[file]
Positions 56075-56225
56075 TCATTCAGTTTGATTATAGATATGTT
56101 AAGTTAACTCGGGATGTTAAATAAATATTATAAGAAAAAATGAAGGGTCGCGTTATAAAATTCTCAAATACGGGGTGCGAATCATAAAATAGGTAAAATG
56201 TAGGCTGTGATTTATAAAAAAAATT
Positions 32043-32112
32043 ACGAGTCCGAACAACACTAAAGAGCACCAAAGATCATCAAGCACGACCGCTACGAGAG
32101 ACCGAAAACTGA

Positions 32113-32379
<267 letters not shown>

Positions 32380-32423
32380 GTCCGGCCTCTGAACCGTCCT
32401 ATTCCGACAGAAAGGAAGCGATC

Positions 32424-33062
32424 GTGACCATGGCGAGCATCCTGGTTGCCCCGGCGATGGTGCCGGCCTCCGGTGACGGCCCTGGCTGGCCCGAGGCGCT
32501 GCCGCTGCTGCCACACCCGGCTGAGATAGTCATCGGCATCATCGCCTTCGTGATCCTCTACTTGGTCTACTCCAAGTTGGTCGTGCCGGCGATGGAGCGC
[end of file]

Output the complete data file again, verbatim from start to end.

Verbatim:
Positions 56075-56225
56075 TCATTCAGTTTGATTATAGATATGTT
56101 AAGTTAACTCGGGATGTTAAATAAATATTATAAGAAAAAATGAAGGGTCGCGTTATAAAATTCTCAAATACGGGGTGCGAATCATAAAATAGGTAAAATG
56201 TAGGCTGTGATTTATAAAAAAAATT
Positions 32043-32112
32043 ACGAGTCCGAACAACACTAAAGAGCACCAAAGATCATCAAGCACGACCGCTACGAGAG
32101 ACCGAAAACTGA

Positions 32113-32379
<267 letters not shown>

Positions 32380-32423
32380 GTCCGGCCTCTGAACCGTCCT
32401 ATTCCGACAGAAAGGAAGCGATC

Positions 32424-33062
32424 GTGACCATGGCGAGCATCCTGGTTGCCCCGGCGATGGTGCCGGCCTCCGGTGACGGCCCTGGCTGGCCCGAGGCGCT
32501 GCCGCTGCTGCCACACCCGGCTGAGATAGTCATCGGCATCATCGCCTTCGTGATCCTCTACTTGGTCTACTCCAAGTTGGTCGTGCCGGCGATGGAGCGC